- The Washington Times - Saturday, April 26, 2003

School choice and merit pay for teachers, major national education reforms called for by a federal commission two decades ago, have yet to be effectively implemented, a panel of education scholars concluded yesterday.
"[Public] schools have not been obliged to produce results; schools have had a captive audience and a guaranteed annual income forever," said Chester E. Finn, Jr., member and coordinator of the Hoover Institution's Koret Task Force on K-12 Education, at a Department of Education forum.
Too many "vested interests" are satisfied with the status quo, said Paul E. Peterson, professor and director of the John F. Kennedy School of Government's program on education policy and governance at Harvard University.
"Choice for families needs to be effectively implemented choice of public and private schools. We need to ensure that the same choices that are available to rich families are also available to poor families," he said in response to a question about allowing families to use public school funds, through vouchers, to send children to schools of their choice.
Carolyn M. Hoxby, an economics professor at Harvard, said teacher unions and other opponents of vouchers who say they cannot achieve legislated demands for standards-based reforms imposed by federal and state governments "are the bulwark against school choice."
Miss Hoxby said assessment tests and proposed voucher programs "aren't perfect" and should be improved through experience. "But we'll never improve accountability and choice if we don't try it."
Miss Hoxby said states and local communities also should implement merit pay for teachers. Paying excellent teachers the same as ineffective teachers and giving raises based only on tenure is bad public policy.
"Teachers will never get paid more if pay is totally unrelated to performance," she said.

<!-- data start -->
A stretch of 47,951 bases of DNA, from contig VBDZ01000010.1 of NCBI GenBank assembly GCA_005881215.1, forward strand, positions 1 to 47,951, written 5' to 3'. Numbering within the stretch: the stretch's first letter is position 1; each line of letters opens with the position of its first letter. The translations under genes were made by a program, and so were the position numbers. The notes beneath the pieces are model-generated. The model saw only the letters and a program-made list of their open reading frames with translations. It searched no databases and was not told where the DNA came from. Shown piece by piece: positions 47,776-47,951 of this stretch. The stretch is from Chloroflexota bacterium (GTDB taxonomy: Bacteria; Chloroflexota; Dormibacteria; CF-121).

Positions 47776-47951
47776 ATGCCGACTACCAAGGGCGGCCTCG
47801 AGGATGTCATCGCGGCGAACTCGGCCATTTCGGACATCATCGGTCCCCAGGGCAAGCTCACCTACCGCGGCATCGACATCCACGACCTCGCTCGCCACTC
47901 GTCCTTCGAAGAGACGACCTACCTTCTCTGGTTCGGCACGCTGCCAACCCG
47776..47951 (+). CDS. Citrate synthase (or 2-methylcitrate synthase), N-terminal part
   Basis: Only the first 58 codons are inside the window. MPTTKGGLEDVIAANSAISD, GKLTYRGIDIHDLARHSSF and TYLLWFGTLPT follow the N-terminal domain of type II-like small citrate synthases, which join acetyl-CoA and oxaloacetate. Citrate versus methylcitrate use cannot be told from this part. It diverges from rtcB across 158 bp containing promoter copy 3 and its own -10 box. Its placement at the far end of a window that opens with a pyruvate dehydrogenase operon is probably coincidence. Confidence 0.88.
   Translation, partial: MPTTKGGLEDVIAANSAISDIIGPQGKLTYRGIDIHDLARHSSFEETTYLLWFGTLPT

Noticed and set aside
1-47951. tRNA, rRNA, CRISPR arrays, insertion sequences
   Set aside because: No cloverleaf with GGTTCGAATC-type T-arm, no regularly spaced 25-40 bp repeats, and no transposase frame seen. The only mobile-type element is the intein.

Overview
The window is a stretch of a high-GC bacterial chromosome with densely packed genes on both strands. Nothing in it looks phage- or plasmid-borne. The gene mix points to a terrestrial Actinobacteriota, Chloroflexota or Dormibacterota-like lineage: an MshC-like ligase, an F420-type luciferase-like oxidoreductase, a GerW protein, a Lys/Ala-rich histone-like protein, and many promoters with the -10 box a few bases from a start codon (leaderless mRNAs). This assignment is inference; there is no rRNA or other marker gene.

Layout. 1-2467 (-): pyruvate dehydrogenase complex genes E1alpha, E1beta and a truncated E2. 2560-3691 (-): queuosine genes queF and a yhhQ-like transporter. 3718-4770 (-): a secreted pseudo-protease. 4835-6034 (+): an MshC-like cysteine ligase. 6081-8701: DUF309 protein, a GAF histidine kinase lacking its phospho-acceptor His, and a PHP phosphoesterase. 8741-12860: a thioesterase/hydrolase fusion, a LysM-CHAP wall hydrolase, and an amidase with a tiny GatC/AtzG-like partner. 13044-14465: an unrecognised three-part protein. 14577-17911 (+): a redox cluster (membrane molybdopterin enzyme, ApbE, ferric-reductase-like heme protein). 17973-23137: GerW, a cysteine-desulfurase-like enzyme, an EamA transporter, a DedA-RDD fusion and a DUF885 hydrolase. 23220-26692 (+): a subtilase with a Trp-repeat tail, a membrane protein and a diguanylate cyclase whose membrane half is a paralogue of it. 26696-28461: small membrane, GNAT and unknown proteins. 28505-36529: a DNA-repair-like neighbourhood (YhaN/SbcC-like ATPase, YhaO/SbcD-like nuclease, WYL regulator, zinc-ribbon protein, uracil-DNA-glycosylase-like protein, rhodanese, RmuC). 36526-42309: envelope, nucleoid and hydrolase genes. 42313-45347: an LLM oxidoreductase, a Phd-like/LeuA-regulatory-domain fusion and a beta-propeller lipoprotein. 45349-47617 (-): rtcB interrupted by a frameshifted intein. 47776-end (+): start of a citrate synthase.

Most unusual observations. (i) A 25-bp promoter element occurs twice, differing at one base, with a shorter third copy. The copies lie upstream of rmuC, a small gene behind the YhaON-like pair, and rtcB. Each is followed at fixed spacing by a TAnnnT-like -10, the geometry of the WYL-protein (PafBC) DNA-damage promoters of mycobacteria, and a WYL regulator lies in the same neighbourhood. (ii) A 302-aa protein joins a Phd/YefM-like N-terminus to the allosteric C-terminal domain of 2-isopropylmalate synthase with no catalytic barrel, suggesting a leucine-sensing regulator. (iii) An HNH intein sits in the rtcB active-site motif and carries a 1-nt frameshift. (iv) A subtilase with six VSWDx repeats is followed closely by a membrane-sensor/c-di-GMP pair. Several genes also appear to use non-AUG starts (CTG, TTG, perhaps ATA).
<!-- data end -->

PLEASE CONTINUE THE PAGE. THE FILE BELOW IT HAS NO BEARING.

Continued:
The panel was convened to discuss national progress since "A Nation at Risk," a report card on schools issued 20 years ago by President Reagan's education secretary, Terrel E. Bell. The report showed that academic achievement of American schoolchildren was inadequate and called for a series of reforms to make education through high school more demanding and challenging.
Deputy Education Secretary William D. Hansen opened the forum with a chart showing dramatically rising spending for public schools now $780 billion a year, more than twice as much as total U.S. defense spending.
The chart compared spending increases with yearly student reading achievement measured by the National Assessment for Educational Progress. "The [reading] line is very flat," Mr. Hansen said.
"Of course money is important, and we're committed to providing more resources. But it's not just about money. It's also about reform," the deputy secretary said.
With half as much money, U.S. military forces in Iraq showed "we really do have a world-class operation," he said. "We need to look at what we're getting for our investment [in education]. … We need to have the same world-class operation."
Robert B. Schwartz, an education lecturer at Harvard and former education adviser to Democratic officeholders in Massachusetts, said Mr. Bell issued "A Nation at Risk" in April 1983 because he opposed President Reagan's intent to eliminate the Department of Education just 18 months after it was created as a Cabinet agency.
Mr. Bell's strategy was to have his commission state, as Reagan administration policy, "that education was a national issue," he said.
Mr. Reagan, "a masterful politician," talked instead about prayer in school and tuition tax credits when he accepted the report, Mr. Schwartz said. "He said there was no federal role and pushed the problem back onto the states. The governors then picked up the ball and ran with it."
President Bush, who made education reform a priority as governor of Texas, completed the political transformation with his No Child Left Behind education reform agenda, Mr. Peterson said.
"It changed the two parties politically. The Republican Party became the party of federal intervention in education. Requiring state accountability is really a dramatic change," the Harvard scholar said.
"The Democratic Party that was the party of federal intervention has become the party of state and local control," with important backing from teacher and government worker unions, Mr. Peterson said.
"The unions realize that state and local control is where their power is."

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